inspectors identify specific issues during the course of the inspection associated with
the above areas, these risks will be communicated to hospital senior management in
line with HIQA’s risk escalation process (see section 7 of this guide).

5. Focus on high-risk medications and high-risk situations

High-risk medicines are those medicines that have a high risk of causing
significant patient harm or death when used in error. Although the potential
for error with high-risk medicines may or may not be more common than with other
medicines, the consequences of errors with these medicines can be more harmful to
patients. 13,14,15,16

Medications identified as high risk may differ between hospitals and clinical units
within hospitals depending on the types of medications used and patients treated.
However certain group of medicines should universally be considered as high risk
based on information and analysis of medication incident data and from research
into medication safety. These medicines include anti-infective agents, anti-
psychotics, intravenous potassium, insulin, narcotics and sedative agents,
chemotherapy, heparin and other anticoagulants and are often represented by the
acronym 'A PINCH' (see Appendix 2).

In addition to lists such as APINCH, the Institute for Safe Medication Practices
periodically publishes a list of High-Alert Medications in Acute Care Settings based on
their data regarding errors with the use of medications and evidence from published
literature. This serves to determine which medications require special safeguards to
reduce the risk of errors and minimise harm. 17

Some medications or classes/categories that have been identified on the Institute for
Safe Medication Practices (ISMP) list include:

    antithrombotic/anticoagulants/antiplatelet agents such as warfarin, heparin,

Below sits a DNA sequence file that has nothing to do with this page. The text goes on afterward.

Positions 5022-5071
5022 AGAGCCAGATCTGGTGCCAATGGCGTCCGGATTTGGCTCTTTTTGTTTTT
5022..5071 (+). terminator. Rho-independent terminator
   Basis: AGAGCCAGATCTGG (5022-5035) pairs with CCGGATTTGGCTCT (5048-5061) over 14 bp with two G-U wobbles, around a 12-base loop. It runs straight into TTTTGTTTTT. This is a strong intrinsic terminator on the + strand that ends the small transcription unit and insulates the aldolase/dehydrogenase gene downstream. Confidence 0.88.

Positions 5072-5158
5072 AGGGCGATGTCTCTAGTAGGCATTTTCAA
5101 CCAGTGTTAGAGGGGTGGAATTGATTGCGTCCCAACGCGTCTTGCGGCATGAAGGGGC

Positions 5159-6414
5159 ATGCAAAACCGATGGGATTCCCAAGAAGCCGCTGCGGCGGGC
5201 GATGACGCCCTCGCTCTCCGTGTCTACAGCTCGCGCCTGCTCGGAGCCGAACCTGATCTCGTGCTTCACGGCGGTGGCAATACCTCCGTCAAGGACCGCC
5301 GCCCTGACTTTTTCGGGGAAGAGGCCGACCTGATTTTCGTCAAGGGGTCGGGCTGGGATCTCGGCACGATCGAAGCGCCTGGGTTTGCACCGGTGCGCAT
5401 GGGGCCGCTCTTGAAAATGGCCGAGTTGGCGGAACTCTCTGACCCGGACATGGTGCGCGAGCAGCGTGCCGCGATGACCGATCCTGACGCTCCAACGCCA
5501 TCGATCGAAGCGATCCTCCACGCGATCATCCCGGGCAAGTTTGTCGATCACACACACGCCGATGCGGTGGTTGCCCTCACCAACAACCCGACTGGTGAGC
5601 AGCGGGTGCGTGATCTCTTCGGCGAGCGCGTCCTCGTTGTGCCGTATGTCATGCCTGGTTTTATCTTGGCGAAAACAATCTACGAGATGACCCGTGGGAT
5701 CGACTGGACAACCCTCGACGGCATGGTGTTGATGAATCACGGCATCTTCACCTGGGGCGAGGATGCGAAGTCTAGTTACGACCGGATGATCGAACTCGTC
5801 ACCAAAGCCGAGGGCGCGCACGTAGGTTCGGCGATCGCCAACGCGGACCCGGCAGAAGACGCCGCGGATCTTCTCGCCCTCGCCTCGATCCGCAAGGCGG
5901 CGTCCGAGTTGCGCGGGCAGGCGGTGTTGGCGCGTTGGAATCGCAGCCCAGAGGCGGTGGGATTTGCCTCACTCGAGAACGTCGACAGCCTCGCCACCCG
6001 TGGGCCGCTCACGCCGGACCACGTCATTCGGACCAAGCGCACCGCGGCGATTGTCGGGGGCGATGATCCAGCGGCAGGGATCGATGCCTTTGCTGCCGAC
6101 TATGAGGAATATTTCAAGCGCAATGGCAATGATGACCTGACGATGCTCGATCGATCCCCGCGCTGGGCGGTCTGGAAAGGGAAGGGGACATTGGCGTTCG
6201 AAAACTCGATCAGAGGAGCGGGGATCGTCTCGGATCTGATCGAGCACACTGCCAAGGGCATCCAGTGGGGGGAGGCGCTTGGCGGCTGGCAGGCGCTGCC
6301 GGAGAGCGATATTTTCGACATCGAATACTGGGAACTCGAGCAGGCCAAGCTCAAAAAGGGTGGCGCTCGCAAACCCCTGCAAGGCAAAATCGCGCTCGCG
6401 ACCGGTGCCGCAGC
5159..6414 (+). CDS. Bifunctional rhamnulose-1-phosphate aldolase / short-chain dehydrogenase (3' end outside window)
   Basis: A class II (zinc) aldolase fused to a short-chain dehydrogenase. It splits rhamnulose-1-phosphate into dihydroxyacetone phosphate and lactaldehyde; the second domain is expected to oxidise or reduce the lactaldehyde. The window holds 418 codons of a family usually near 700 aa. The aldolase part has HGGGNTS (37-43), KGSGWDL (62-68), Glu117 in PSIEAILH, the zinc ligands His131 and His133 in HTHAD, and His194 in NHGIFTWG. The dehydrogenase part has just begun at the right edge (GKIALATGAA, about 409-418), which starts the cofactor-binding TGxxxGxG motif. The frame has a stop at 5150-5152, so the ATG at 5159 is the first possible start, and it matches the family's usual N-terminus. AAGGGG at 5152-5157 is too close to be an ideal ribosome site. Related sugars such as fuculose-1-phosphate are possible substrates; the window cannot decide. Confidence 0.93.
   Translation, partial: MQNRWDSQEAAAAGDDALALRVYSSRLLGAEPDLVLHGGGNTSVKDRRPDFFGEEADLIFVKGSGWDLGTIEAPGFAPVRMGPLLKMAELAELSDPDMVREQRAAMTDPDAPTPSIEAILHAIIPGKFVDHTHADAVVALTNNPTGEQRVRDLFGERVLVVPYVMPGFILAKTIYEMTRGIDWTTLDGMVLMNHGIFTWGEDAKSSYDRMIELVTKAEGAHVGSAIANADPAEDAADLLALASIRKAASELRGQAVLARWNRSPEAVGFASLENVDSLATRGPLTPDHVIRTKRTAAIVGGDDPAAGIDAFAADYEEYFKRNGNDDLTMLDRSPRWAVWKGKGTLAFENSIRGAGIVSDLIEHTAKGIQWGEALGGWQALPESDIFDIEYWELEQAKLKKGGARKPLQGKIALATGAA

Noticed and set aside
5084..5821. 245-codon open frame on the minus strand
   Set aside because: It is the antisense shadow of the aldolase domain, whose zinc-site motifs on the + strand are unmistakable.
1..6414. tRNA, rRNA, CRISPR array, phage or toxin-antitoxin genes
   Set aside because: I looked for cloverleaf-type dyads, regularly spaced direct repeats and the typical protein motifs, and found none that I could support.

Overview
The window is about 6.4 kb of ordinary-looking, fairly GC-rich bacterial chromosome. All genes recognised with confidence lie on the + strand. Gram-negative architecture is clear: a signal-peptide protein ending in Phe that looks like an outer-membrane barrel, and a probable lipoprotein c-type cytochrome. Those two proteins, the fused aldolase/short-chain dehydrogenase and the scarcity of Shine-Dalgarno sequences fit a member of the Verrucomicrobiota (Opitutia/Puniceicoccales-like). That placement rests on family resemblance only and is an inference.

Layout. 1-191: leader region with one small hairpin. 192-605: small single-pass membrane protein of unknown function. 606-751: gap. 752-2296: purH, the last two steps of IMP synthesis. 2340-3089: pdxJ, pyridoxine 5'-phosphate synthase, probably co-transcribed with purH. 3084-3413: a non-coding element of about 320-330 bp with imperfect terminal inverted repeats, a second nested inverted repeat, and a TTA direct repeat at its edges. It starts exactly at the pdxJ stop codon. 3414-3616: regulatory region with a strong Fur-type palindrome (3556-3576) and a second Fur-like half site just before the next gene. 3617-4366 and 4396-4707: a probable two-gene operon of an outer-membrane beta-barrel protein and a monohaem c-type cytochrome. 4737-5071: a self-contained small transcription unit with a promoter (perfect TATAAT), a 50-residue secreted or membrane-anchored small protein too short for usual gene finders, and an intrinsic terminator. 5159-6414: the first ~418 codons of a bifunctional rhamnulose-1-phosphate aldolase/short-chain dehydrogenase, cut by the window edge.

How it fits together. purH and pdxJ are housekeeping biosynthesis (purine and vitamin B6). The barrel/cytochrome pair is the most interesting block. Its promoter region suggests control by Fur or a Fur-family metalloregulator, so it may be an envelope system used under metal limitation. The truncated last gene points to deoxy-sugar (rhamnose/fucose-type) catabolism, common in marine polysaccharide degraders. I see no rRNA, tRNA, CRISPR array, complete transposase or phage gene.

direct oral anticoagulants

    certain antibiotics
    fluids for intravenous, irrigation or parenteral nutrition use
    chemotherapeutic agents
    concentrated electrolytes

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    medications given by epidural and intrathecal route
    medications used in critical care/operating theatres
    medications used to treat diabetes, such as insulin,
    methotrexate
    opioids including those given orally, intravenously and via transdermal
       patches

    sedation agents.
See www.ISMP.org for the latest version of the ISMP List of High-Alert Medications
in Acute Care Settings.17

International literature recommends that hospitals identify high-risk medications and
high-risk situations specific to their services based on published literature, existing
high-risk lists available (such as APINCH) and based on the hospital’s medication
incident data as the type of medicines used and patients treated may vary between
hospitals and healthcare settings.1,14,15,17,19,18

Best practice suggests that hospitals formally identify a list of high-risk medicines in
use in their hospital as a means to clearly identify and mitigate risks associated with
their safe use. A list of high-risk medicines should be created and customised to best
suit the hospital and this may also include different lists for different settings within
a hospital, for example critical care areas or operating theatre departments.

A list of high-risk medications should be updated regularly or as required should
emergent risk with medications arise and approved by the hospital’s Drugs and
Therapeutics Committee or equivalent. Consideration should also be given during
decision making for approval of new medications by the Drugs and Therapeutics
Committee whether a medication is a high-risk medication. 19

Once a list of high-risk medications is created, hospitals should employ risk reduction
strategies to reduce the risk associated with these medications. Risk reduction
strategies aim to also reduce the occurrence of medication incidents associated with
these identified high-risk medications and improve the safety and quality of
medicines use in accordance with National Standards and best practice (see
Appendix 3 for the Institute for Safe Medication Practices Canada hierarchy of